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Old May 5th 2018, 12:37 PM   #1
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Question Energy in rotational motion

A frictionless pulley has the shape of a uniform solid disk of mass 2.50 kg and radius 20.0 cm. A 1.50-kg stone is attached to a very light wire that is wrapped around the rim of the pulley, and the system is released from rest. (a) How far must the stone fall so that the pulley has 4.50 J of kinetic energy? (b) What percent of the total kinetic energy does the pulley have?

Help, I really don't know how to start on this one. I only know that the pulley's kinetic energy is given by
K = 1/2 w^2I where w is the angular velocity and I is the moment of inertia. From this I can find the pulley's angular velocity when it's kinetic energy is 4.50, but I don't know how/if that can help me and what to do from there....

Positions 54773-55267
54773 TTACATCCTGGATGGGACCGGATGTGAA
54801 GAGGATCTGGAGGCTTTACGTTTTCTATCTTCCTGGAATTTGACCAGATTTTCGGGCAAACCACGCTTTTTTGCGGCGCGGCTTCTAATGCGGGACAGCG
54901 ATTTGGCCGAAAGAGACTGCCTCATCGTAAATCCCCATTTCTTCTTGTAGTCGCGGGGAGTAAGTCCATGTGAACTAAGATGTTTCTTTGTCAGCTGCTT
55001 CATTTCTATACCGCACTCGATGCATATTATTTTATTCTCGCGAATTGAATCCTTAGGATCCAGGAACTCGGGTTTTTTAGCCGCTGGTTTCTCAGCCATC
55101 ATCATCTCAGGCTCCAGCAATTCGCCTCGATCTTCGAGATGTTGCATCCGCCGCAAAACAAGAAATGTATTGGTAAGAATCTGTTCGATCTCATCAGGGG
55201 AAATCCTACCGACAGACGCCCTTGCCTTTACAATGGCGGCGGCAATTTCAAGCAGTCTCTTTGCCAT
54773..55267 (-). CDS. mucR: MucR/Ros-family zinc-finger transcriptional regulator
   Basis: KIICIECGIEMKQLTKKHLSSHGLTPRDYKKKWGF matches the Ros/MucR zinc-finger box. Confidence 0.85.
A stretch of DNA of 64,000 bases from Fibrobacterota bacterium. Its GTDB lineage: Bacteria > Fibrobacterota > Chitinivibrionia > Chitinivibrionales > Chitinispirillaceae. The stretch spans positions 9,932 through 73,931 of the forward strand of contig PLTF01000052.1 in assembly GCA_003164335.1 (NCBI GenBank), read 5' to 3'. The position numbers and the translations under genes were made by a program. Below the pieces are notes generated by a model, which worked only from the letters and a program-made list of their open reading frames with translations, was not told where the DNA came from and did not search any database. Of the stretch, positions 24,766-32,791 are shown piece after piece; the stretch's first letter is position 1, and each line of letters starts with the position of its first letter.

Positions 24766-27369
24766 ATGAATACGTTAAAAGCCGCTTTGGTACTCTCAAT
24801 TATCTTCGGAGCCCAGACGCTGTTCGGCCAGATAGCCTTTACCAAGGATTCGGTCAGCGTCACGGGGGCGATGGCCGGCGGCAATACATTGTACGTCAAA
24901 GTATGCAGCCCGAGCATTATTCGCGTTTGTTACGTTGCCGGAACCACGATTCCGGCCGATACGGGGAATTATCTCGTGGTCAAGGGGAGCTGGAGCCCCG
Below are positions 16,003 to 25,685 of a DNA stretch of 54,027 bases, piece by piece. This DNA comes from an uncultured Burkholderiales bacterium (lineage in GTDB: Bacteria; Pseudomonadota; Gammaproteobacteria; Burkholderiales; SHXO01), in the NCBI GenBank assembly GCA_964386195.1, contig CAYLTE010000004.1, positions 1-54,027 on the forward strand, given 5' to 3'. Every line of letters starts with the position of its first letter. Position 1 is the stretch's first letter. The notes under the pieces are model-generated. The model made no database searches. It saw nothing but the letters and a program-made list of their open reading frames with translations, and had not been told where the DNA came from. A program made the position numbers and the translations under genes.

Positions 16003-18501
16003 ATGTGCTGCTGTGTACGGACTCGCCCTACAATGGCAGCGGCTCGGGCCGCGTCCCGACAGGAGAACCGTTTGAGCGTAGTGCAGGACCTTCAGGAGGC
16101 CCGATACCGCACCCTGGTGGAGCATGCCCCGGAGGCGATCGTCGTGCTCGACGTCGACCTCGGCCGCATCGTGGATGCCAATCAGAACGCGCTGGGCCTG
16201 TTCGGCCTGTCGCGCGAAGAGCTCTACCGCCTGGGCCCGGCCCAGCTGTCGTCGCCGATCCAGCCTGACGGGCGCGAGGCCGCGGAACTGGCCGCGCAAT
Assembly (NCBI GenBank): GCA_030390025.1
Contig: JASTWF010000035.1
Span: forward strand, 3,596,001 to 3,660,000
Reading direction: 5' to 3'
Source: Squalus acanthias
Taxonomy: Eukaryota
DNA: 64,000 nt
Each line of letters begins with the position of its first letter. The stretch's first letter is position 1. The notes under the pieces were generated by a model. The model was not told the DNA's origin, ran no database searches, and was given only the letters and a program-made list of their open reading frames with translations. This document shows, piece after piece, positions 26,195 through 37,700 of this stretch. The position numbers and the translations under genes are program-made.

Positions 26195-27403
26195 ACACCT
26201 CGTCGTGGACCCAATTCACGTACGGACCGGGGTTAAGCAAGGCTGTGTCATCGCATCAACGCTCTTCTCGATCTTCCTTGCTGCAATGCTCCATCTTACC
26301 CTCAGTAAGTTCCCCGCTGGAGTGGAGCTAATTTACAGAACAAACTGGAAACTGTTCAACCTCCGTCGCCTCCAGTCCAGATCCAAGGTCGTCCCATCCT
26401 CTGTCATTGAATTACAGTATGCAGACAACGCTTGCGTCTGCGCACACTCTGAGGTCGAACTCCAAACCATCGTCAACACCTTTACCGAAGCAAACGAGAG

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Old May 6th 2018, 01:15 AM   #2
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You have to assume there is no slip between the wire and the pulley.
Then the wire is taught from stone to pulley circumference so all parts of that portion of the wire are travelling at the same velocity.

You have just said you know how to calculate the angular velocity so you can calculate the linear speed of the pulley circuference and hence the linear speed of the wire and stone.

Thus can you now calculate the distance fallen from rest?
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energy, motion, rotation, rotational, rotational motion



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